Toll Road, Rail Line Deal Announced … NOT For 422

YORK PA – A Pennsylvania-headquartered road and high-speed train contractor, Ameri-Metro of York, said Tuesday (Sept. 20, 2011) that a subsidiary it owns had “finalized an agreement” to build a new combination railway and toll road at a cost of $7 billion, representing a “once-in-a-lifetime project” that would generate 14,000 construction jobs.

Concept sketch of a train station proposed for a toll road-rail line project announced Tuesday in Alabama, which reportedly would be built by a York PA company

While that sounds somewhat similar to projects proposed for western Montgomery County PA during the past 18 months, and its timing seems ironic given public criticism of highway tolling voiced last week at a meeting in Royersford PA, rest assured you haven’t missed any important decisions. Ameri-Metro was NOT referring to U.S. Route 422.

Instead, its plans cover a 300-mile stretch from port operations in Southern Alabama to the Tennessee state line, the Andalusia (AL) Star News newspaper reported. Moreover, the newspaper added, the announcement “caught economic leaders throughout the state off-guard.” The Star News cited other media outlets’ reports that “officials with (Alabama) economic and transportation offices had no advance knowledge of the project being announced.”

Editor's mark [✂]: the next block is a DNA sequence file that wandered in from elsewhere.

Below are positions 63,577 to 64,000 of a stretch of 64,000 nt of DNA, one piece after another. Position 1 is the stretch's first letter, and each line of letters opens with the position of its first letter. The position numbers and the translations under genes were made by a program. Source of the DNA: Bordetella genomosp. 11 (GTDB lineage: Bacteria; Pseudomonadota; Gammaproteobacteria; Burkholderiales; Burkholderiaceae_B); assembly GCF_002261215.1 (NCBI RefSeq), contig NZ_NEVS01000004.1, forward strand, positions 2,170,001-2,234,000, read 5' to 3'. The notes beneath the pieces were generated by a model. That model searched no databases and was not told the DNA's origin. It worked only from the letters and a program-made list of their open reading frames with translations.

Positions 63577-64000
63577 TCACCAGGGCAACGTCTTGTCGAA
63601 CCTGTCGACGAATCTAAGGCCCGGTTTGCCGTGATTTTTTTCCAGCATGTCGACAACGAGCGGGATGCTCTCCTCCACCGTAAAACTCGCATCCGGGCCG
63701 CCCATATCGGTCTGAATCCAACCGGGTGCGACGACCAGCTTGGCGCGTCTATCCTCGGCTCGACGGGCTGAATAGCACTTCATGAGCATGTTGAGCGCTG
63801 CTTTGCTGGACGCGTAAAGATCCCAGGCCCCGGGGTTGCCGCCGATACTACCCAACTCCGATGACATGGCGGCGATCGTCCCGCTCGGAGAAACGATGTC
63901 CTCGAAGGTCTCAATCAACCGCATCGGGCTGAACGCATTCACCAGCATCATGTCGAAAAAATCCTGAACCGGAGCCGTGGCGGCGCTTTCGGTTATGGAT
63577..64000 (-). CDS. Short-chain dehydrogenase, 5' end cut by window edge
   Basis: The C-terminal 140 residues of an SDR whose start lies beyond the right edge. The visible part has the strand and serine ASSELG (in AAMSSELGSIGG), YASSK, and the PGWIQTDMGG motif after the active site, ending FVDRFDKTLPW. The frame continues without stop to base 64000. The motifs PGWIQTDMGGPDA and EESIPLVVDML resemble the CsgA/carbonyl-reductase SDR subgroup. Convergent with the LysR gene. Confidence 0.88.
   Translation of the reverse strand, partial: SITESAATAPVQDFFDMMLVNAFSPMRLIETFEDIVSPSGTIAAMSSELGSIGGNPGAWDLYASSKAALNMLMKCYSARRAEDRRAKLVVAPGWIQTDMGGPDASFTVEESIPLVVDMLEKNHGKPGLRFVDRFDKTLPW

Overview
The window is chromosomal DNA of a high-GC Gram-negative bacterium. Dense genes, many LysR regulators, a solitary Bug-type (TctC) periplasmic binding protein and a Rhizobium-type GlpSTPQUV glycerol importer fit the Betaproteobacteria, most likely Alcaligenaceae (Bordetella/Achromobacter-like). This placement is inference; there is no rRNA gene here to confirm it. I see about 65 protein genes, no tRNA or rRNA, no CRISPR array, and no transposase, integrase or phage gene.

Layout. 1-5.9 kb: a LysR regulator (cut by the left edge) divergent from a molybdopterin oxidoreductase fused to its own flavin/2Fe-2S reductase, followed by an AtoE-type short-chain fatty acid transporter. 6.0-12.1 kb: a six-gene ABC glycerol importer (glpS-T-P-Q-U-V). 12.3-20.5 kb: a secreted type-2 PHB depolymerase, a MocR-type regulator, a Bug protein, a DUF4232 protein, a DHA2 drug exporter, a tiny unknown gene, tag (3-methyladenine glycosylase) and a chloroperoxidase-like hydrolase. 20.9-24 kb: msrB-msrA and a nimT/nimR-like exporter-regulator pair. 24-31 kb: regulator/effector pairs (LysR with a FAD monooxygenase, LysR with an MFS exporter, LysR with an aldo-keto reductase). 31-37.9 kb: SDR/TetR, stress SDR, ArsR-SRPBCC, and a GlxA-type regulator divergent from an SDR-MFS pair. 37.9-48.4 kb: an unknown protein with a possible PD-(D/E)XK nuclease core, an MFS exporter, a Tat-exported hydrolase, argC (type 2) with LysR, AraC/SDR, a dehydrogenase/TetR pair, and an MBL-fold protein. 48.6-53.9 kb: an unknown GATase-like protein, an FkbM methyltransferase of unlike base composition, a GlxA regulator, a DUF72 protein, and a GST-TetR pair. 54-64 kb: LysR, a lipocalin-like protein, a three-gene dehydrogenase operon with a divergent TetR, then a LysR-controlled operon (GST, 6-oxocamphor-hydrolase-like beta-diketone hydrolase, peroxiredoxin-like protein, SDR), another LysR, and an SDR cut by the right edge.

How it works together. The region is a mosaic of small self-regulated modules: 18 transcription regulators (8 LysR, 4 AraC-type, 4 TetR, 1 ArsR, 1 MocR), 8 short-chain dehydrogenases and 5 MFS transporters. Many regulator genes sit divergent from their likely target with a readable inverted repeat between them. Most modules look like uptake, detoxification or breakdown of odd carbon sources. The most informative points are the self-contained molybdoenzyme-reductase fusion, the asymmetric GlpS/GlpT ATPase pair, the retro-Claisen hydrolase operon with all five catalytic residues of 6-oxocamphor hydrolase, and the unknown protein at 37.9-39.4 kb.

Toll road and rail line discussions focused on the 422 Corridor from King of Prussia PA to the Berks County line have made headlines locally for some time, but were heightened with a highly charged public forum on the subject last week at Pope John Paul II High School in Royersford. The (Pottstown) Mercury newspaper, in an editorial published Thursday (Sept. 22), declared the suggestion to impose tolls along 422 to pay for highway and rail improvements there as “an idea … doomed through poor handling by its supporters and overwhelming opposition.”

The Alabama project, in contrast, is one the contractor claims has been reviewed over several years. Full details are still months from being finalized, Shah Mathias, chief executive officer of Ameri-Metro, told The Star News. However, he also said his company had an aggressive timeline that could enable work on the four-lane limited access toll road to begin in Fall 2012.

Just how realistic the timeline is, or even whether the Alabama project comes to fruition, is being openly questioned.

The Mobile (AL) Press-Register newspaper reported Thursday that a 2010 filing with the federal Securities and Exchange Commission at the time indicated Ameri-Metro was “thinly capitalized” and potentially unable to finance the ambitious proposal.